Unlike many professions—nursing and social work, to name two—supply chain management (SCM) does not follow a single, clearly defined career path. You certainly can earn a master's degree in SCM, and it will undoubtedly bolster your prospects. However, it's not a necessary step. It's possible to become a supply chain manager through years of experience and hands-on learning.
Supply chain managers come from many different backgrounds, including production, distribution, and procurement. According to a study by the Association for Supply Chain Management (APICS), most supply chain managers "held two to three supply chain and/or operations management positions" before achieving their SCM management role.
The absence of a single traditional advancement path has its benefits; it indicates the field's high level of job mobility. The job also pays well: the average supply chain manager earns an annual salary of nearly $84,000 and has ample professional growth opportunities. There are many compelling reasons to consider a supply chain management career.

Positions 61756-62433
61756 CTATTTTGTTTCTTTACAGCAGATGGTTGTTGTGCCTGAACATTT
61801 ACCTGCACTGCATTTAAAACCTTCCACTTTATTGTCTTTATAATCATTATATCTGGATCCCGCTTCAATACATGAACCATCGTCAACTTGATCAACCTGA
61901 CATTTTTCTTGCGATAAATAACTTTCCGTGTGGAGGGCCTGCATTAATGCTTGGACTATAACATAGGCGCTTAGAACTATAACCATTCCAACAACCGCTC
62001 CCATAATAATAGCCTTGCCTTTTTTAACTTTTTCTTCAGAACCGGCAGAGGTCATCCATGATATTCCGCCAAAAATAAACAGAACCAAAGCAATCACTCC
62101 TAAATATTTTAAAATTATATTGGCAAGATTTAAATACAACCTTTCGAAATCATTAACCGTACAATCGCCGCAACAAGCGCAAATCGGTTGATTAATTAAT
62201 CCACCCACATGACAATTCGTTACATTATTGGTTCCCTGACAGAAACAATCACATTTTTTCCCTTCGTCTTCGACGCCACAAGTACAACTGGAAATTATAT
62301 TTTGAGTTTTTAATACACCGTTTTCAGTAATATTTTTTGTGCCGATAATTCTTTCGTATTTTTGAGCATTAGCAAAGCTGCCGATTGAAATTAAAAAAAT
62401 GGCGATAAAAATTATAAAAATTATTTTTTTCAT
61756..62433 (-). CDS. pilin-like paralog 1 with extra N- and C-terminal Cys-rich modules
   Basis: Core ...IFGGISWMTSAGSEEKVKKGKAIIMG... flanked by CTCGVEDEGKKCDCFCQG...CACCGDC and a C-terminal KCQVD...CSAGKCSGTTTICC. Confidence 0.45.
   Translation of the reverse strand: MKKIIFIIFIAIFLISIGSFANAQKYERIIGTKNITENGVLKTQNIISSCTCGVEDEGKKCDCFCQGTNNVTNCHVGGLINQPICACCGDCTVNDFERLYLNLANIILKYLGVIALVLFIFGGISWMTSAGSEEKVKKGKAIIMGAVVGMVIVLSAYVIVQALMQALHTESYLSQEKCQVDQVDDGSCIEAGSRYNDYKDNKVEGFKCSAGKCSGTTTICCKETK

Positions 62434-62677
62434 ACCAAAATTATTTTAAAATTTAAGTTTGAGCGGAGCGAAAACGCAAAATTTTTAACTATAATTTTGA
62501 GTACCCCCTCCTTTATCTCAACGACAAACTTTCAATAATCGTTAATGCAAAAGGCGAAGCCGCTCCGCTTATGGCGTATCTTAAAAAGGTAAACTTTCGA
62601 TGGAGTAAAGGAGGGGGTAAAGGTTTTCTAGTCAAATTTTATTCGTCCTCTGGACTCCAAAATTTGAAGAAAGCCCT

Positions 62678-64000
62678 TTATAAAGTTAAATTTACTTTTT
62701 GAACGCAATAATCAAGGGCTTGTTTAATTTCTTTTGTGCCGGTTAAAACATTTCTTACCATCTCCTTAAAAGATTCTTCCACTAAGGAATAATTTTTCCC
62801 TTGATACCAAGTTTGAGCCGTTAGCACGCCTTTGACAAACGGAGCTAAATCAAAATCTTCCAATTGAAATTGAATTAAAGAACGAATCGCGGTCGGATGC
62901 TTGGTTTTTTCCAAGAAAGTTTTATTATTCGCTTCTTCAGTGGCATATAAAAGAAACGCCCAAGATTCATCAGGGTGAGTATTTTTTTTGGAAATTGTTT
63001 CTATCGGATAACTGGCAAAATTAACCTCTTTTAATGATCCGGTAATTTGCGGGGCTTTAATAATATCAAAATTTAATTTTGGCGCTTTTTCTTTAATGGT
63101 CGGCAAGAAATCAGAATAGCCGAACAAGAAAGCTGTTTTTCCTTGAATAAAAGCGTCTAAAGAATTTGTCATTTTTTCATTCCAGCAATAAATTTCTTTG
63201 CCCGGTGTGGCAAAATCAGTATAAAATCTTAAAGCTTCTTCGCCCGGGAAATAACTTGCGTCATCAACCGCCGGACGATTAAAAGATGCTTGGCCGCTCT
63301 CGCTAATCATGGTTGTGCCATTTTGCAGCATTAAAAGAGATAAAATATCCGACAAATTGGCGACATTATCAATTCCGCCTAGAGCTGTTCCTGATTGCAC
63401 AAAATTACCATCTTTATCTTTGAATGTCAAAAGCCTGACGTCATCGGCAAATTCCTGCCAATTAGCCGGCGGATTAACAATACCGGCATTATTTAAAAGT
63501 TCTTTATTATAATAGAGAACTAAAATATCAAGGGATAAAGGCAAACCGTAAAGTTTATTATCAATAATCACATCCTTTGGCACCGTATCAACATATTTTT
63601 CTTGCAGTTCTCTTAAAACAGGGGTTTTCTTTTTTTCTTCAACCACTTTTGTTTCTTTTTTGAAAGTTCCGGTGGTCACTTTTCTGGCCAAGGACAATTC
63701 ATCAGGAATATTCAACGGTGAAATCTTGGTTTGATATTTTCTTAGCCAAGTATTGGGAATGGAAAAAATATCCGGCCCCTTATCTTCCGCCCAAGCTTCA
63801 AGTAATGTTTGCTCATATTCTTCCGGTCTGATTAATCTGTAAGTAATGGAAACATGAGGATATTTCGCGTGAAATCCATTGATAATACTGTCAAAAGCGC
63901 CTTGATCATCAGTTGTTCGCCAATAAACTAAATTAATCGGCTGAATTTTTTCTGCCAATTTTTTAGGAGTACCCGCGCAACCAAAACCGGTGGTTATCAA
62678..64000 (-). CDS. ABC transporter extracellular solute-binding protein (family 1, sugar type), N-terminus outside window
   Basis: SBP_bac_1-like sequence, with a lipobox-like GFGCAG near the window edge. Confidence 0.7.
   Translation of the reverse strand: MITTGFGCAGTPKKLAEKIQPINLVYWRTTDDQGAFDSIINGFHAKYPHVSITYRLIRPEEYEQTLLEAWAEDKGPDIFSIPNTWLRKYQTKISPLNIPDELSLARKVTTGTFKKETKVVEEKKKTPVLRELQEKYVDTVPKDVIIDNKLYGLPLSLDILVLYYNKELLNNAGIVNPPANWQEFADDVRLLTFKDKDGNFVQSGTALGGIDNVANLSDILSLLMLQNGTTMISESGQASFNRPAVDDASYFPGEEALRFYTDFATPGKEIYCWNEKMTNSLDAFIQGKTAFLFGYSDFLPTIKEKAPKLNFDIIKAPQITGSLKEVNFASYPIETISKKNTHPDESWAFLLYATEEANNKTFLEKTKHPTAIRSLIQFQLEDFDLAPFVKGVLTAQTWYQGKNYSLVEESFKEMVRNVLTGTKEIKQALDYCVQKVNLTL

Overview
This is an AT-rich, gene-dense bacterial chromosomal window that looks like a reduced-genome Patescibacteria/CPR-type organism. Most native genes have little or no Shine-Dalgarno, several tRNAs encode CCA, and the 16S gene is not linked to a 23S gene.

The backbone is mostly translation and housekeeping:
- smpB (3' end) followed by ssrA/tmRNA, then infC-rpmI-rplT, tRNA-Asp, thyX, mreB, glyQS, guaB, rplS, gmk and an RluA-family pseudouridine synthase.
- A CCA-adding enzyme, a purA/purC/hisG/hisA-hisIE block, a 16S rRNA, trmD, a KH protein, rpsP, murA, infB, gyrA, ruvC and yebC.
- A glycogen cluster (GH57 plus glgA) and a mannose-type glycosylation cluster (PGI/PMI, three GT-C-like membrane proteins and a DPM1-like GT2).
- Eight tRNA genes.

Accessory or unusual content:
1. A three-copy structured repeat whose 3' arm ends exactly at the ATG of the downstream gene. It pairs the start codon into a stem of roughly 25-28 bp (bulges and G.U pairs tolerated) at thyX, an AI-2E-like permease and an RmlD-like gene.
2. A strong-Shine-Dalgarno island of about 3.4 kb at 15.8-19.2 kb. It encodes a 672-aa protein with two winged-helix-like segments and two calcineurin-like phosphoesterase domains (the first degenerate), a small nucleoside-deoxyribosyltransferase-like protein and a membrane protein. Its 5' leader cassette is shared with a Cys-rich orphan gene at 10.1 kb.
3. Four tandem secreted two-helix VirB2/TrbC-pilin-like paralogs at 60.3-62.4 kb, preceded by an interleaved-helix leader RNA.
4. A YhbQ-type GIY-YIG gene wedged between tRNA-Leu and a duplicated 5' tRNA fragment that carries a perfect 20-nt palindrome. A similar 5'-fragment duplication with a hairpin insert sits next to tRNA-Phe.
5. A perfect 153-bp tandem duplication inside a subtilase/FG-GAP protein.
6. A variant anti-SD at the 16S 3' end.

So, what is the career path for supply chain managers and how do you get on it? We address that question in this article by discussing:
A supply chain is a system that moves goods from production to distribution. The supply chain process encompasses everything from raw materials to customer service. As you might suspect, it's so vast and complex that no one person can manage the entire process. This means the term 'supply chain manager' encompasses multiple diverse positions.
Effective supply chain managers share several characteristics. First, they have well-developed management skills. Even though you may not be the top dog at a company, people report to you. You need to be organized, consistent, fair, and skilled at communication to succeed in this role.
Additionally, these professionals typically influence multiple areas of business decisions. They need analytical skills to identify inefficiency in a company's supply chain process. They also need negotiation skills to secure fast, cost-effective processes along the supply chain.
Cost concerns require supply chain managers to adjust for international trade regulations, unforeseen transportation issues, and similar variables. Reducing the environmental impact of supply chain processes is fast becoming a high priority for many supply chain managers as well.